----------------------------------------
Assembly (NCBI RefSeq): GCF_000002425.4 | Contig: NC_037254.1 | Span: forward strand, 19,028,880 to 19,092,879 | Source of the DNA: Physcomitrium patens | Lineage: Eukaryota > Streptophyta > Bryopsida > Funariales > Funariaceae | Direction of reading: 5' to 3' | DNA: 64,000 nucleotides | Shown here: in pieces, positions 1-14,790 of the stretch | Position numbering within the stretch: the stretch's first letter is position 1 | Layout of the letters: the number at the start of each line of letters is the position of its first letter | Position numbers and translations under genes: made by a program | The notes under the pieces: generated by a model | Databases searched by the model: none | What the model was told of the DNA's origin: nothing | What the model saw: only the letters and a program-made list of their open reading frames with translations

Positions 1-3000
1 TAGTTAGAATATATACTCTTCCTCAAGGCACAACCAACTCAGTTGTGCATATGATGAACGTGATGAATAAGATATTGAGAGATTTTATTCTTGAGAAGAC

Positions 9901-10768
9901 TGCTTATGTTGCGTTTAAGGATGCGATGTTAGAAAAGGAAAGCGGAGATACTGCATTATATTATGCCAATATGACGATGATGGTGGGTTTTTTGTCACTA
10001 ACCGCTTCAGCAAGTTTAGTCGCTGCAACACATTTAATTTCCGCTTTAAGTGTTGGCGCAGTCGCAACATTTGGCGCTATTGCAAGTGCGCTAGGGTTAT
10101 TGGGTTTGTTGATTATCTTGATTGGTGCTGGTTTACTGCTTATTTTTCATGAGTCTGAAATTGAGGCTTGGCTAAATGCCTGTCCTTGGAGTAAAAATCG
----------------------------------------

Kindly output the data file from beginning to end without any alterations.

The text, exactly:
Assembly (NCBI RefSeq): GCF_000002425.4 | Contig: NC_037254.1 | Span: forward strand, 19,028,880 to 19,092,879 | Source of the DNA: Physcomitrium patens | Lineage: Eukaryota > Streptophyta > Bryopsida > Funariales > Funariaceae | Direction of reading: 5' to 3' | DNA: 64,000 nucleotides | Shown here: in pieces, positions 1-14,790 of the stretch | Position numbering within the stretch: the stretch's first letter is position 1 | Layout of the letters: the number at the start of each line of letters is the position of its first letter | Position numbers and translations under genes: made by a program | The notes under the pieces: generated by a model | Databases searched by the model: none | What the model was told of the DNA's origin: nothing | What the model saw: only the letters and a program-made list of their open reading frames with translations

Positions 1-3000
1 TAGTTAGAATATATACTCTTCCTCAAGGCACAACCAACTCAGTTGTGCATATGATGAACGTGATGAATAAGATATTGAGAGATTTTATTCTTGAGAAGAC

Positions 9901-10768
9901 TGCTTATGTTGCGTTTAAGGATGCGATGTTAGAAAAGGAAAGCGGAGATACTGCATTATATTATGCCAATATGACGATGATGGTGGGTTTTTTGTCACTA
10001 ACCGCTTCAGCAAGTTTAGTCGCTGCAACACATTTAATTTCCGCTTTAAGTGTTGGCGCAGTCGCAACATTTGGCGCTATTGCAAGTGCGCTAGGGTTAT
10101 TGGGTTTGTTGATTATCTTGATTGGTGCTGGTTTACTGCTTATTTTTCATGAGTCTGAAATTGAGGCTTGGCTAAATGCCTGTCCTTGGAGTAAAAATCG